Smoking in a car while a child is present will be illegal from Thursday under new government legislation. But what effect will the law take, and how will it affect you?
What is the new law?
It will soon be illegal to smoke in any vehicle when there are children under 18-years-old present.
When does it take effect?
Smoking in cars
In the UK between 6.5 per to 20 per cent of children are exposed to second hand smoke (SHS) in cars
However, police bosses have said they will turn a blind eye to first-time offenders in the first three months of the law’s implementation. Officers have been encouraged to adopt an “education not prosecution” attitude according to private guidance seen by the Daily Mail.
of children are thought to be exposed to SHS globally
Who does the new law affect?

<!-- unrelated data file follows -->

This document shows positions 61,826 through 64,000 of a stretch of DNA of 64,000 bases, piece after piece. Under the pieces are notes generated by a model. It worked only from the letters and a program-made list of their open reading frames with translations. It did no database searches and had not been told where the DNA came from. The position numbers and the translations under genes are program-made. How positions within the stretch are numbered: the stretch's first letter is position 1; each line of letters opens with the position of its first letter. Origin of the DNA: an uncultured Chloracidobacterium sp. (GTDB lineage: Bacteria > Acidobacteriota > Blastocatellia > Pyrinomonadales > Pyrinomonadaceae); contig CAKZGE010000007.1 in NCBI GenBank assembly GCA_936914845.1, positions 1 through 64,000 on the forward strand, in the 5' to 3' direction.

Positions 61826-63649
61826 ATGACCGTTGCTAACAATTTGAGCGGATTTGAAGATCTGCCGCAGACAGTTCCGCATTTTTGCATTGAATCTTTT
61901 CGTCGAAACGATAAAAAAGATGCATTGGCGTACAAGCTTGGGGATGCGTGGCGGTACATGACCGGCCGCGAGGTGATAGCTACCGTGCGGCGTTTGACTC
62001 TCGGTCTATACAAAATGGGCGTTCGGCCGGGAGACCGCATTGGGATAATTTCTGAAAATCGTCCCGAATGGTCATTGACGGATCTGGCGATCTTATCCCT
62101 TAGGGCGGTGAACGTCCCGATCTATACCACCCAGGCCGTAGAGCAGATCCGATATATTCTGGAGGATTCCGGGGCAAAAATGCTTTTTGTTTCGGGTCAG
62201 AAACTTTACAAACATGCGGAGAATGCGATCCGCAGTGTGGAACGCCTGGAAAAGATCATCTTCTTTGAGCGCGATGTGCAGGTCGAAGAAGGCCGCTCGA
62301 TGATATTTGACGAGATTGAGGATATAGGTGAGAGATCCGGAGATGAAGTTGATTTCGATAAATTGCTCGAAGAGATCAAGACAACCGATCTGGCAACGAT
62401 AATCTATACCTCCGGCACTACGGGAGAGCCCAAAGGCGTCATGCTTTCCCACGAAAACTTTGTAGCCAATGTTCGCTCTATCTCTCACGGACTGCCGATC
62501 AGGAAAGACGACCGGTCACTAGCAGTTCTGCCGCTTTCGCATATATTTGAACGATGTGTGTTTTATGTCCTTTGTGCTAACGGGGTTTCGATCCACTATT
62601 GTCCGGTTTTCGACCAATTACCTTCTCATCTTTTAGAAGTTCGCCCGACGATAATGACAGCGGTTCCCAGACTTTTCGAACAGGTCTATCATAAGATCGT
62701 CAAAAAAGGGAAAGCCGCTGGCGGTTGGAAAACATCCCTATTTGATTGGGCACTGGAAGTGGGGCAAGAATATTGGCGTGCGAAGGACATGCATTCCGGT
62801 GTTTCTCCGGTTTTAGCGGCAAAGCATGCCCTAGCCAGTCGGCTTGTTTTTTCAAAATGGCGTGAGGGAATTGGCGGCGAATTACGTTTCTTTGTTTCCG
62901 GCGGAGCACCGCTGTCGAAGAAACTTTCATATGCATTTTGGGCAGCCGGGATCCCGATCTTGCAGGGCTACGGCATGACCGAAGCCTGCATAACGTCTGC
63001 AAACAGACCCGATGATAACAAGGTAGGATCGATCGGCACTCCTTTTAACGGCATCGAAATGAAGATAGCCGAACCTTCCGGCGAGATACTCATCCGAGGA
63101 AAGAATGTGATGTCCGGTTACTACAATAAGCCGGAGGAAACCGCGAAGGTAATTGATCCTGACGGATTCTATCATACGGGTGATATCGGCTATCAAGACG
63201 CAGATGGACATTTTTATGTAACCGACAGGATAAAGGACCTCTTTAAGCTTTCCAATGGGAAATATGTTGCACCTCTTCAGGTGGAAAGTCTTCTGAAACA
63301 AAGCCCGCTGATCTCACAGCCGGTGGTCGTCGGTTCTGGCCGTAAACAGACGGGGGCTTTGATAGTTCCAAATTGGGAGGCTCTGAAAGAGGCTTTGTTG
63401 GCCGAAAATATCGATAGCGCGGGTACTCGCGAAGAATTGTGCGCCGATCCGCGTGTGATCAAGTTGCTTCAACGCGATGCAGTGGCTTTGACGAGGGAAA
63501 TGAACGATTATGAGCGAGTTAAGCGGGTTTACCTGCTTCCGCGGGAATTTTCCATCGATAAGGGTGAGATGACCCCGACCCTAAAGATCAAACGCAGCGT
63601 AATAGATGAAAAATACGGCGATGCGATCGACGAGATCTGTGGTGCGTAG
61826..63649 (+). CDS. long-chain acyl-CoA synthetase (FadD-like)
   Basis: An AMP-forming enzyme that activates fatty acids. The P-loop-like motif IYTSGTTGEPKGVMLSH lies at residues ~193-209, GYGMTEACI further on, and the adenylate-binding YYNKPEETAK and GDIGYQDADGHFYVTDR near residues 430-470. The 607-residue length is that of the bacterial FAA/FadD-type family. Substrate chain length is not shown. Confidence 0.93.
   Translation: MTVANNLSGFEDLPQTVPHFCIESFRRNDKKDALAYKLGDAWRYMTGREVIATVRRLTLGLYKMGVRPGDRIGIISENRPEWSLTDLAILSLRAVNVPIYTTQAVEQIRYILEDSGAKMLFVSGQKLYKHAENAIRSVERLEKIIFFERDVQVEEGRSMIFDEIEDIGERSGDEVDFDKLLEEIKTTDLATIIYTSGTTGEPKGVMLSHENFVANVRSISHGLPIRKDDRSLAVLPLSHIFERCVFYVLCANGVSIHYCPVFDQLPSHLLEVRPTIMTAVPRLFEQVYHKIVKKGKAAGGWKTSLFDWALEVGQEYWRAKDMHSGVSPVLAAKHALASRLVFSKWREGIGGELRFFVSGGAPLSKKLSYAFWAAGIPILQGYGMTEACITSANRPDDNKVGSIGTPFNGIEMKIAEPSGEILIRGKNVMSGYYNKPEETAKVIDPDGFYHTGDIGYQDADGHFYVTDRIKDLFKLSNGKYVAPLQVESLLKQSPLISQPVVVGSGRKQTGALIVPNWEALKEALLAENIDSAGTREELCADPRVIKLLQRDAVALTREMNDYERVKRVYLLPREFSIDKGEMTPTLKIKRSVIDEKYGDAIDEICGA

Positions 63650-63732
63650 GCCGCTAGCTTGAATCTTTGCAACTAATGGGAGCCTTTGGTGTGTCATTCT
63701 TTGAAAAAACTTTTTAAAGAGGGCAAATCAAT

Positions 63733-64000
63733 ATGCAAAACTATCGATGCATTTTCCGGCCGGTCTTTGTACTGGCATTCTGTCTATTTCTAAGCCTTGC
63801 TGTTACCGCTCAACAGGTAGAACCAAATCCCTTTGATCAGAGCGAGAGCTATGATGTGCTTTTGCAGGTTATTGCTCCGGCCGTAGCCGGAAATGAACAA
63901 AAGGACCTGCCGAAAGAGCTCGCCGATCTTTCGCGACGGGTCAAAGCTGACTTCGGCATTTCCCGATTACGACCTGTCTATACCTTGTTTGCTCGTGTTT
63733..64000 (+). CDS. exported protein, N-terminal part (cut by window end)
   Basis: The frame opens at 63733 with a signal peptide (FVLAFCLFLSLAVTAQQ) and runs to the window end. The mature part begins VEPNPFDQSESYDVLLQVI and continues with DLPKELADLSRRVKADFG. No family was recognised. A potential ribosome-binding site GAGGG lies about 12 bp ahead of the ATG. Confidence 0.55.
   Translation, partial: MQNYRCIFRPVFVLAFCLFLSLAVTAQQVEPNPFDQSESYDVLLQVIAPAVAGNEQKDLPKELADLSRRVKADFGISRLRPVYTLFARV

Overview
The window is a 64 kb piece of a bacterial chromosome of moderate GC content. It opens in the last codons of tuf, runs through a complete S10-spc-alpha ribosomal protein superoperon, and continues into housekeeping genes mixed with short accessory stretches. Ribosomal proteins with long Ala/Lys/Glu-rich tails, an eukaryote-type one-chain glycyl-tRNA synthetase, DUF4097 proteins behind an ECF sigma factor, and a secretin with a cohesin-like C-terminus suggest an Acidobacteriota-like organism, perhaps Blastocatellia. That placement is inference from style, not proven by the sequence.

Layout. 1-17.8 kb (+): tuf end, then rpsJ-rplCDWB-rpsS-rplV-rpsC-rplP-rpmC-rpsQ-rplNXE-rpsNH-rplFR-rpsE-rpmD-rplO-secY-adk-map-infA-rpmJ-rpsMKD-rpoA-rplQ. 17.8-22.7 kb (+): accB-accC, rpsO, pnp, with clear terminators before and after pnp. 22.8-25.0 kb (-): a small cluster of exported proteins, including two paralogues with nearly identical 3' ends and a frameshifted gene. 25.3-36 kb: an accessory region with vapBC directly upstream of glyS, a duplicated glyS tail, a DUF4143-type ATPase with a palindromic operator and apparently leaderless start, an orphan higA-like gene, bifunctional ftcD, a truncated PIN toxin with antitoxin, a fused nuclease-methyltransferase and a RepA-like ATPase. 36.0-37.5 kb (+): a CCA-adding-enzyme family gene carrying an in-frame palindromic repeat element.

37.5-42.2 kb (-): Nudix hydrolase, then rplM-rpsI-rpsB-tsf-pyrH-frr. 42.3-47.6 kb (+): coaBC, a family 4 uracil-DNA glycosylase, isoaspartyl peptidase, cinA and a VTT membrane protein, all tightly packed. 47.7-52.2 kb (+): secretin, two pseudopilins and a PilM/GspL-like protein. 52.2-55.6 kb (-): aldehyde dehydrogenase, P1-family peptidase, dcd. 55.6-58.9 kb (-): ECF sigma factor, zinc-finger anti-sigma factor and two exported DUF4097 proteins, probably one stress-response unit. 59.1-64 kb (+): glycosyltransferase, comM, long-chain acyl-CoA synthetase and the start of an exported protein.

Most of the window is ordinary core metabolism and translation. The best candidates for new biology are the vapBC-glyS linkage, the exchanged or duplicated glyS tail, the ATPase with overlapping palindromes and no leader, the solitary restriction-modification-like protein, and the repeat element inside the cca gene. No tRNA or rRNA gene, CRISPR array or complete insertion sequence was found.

Motorists in any vehicle wholly or partially enclosed by a roof. If a child is present, you will also be fined should you be seen smoking in your vehicle while it is parked with the door open, as well as if you are smoking out of the window, with the sunroof open or if you have the air conditioning turned on.
However, there are some exceptions (see below).
What are the penalties?
A £50 fine. And, if you are the driver and the smoker, you could be fined twice.
But, according to government guidance on the new legislation, officers “will use their discretion to decide whether to issue a warning or a fixed penalty notice, or whether to refer an offence to court.”
What are the exceptions?
Should you smoke in a convertible – providing the roof is down – you will not be breaching the law. E-cigarettes are unaffected by the new law. 17-year-olds found smoking will not be fined as long as they are alone in the car, with no children present.
Motorhomes and caravans are also covered by the new law: although it will be illegal to smoke inside when used as a vehicle, the law allows smoking inside when used as living quarters.